Improving communities’ health and environment through their right to access information and participate in decision-making
He endured kidnappings, assaults and attacks. But after more than a decade of protests and court battles, Prafulla Samantara stopped an open-pit bauxite mine from threatening India's Dongria Kondh tribe.
The Open Government Partnership's Subnational Government Pilot Program supports 15 pioneer local governments as they implement plans to strengthen transparency, access to open data, public engagement and accountability systems.
The Flint water crisis an example of what can happen in the absence of transparent, inclusive and accountable water quality regulation and public service delivery. And unfortunately, it's just one community out of many throughout the world experiencing this problem.
The recent chemical explosion that left more than 150 dead was not only preventable, but reveals a clear breakdown of environmental governance, including poor transparency, corrupt oversight, and insufficient public engagement.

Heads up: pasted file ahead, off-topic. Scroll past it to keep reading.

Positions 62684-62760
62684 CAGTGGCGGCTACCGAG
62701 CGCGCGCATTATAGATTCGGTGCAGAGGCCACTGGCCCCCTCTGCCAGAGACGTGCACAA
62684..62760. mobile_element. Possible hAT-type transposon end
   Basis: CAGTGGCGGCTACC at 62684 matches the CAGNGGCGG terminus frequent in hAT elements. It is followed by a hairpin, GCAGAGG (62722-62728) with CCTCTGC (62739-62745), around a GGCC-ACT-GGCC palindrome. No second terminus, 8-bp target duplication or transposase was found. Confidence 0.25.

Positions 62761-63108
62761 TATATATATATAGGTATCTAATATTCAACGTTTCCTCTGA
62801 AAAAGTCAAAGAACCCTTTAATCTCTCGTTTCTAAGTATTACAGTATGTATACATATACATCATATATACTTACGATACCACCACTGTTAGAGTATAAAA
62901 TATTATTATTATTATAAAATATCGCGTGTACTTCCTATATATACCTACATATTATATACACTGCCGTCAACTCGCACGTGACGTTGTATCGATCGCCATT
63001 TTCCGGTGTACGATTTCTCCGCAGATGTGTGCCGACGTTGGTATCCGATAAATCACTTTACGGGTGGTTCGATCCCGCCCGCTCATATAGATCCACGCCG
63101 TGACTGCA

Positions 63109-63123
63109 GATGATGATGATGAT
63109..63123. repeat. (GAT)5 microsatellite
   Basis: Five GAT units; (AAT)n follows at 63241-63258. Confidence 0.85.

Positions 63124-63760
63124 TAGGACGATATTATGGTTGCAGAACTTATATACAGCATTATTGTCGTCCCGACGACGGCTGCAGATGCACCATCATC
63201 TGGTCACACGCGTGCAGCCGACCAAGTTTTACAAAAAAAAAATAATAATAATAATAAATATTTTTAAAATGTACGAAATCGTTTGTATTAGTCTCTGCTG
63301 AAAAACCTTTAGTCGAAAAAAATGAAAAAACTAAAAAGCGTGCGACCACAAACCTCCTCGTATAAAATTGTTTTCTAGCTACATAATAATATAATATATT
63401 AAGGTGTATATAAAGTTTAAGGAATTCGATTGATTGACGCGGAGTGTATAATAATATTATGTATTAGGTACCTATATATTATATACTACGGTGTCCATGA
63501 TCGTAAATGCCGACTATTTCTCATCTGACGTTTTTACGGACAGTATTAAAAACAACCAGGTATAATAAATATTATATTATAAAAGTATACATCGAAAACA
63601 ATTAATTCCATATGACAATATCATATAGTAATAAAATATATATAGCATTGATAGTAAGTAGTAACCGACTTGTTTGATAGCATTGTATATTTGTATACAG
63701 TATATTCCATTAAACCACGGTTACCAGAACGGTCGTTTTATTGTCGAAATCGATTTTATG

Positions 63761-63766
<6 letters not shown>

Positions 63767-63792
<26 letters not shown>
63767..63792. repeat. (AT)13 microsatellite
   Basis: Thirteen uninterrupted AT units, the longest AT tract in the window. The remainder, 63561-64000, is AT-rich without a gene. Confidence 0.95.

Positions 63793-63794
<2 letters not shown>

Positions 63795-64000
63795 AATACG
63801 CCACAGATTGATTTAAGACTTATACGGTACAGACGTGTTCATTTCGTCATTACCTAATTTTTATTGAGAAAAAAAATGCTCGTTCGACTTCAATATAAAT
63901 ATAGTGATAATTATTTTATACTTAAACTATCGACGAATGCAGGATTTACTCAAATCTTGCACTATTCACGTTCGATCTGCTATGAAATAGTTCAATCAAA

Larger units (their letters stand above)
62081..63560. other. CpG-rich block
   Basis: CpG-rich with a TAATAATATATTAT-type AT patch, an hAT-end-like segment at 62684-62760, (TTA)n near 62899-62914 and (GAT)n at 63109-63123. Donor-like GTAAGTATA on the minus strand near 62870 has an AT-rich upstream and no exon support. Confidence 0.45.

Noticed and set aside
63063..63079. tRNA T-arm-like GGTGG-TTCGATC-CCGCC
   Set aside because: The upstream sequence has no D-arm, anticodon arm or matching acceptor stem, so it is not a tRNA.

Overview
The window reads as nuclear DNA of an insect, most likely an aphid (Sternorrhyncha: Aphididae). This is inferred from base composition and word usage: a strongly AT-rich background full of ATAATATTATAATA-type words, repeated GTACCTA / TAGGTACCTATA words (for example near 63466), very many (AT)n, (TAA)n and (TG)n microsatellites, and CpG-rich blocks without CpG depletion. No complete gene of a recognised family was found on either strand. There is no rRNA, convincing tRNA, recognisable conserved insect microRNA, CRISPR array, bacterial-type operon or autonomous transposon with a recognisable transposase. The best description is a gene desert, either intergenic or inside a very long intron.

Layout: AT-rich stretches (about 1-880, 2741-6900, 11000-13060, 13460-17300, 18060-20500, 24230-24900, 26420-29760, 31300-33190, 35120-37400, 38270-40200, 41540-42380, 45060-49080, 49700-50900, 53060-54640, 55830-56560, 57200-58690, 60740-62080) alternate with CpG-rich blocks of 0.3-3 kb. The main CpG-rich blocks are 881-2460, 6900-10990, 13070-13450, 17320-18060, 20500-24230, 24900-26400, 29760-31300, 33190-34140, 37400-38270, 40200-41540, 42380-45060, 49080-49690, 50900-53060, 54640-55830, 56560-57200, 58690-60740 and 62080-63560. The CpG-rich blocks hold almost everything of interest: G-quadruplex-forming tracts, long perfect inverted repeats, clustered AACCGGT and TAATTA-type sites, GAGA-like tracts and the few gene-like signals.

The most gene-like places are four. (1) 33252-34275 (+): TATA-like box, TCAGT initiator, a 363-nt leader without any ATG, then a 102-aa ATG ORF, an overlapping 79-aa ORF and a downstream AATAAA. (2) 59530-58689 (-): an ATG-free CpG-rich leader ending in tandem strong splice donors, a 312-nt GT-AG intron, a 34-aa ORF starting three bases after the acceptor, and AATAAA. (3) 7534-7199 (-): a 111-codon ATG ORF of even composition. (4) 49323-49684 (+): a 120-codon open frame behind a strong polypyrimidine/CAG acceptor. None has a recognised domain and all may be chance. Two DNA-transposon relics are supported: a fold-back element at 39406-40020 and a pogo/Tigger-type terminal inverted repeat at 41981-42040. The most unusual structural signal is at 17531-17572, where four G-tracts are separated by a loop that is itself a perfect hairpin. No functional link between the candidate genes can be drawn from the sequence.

Despite the encouraging expansion of environmental democracy around the world, there are still areas where environmental laws are not being properly or fully implemented. The Environmental Democracy Index reveals four areas where practice is not living up to legal standards.
Evaluating "environmental democracy" requires looking not just at the existence of laws, but their implementation.
The need is growing for public access to environmental information, public participation in environmental decision-making and enforcement of environmental laws. Without these rights, explain WRI Managing Director Manish Bapna and UN Special Rapporteur on Human Rights and the Environment John Knox, people are left marginalized and powerless.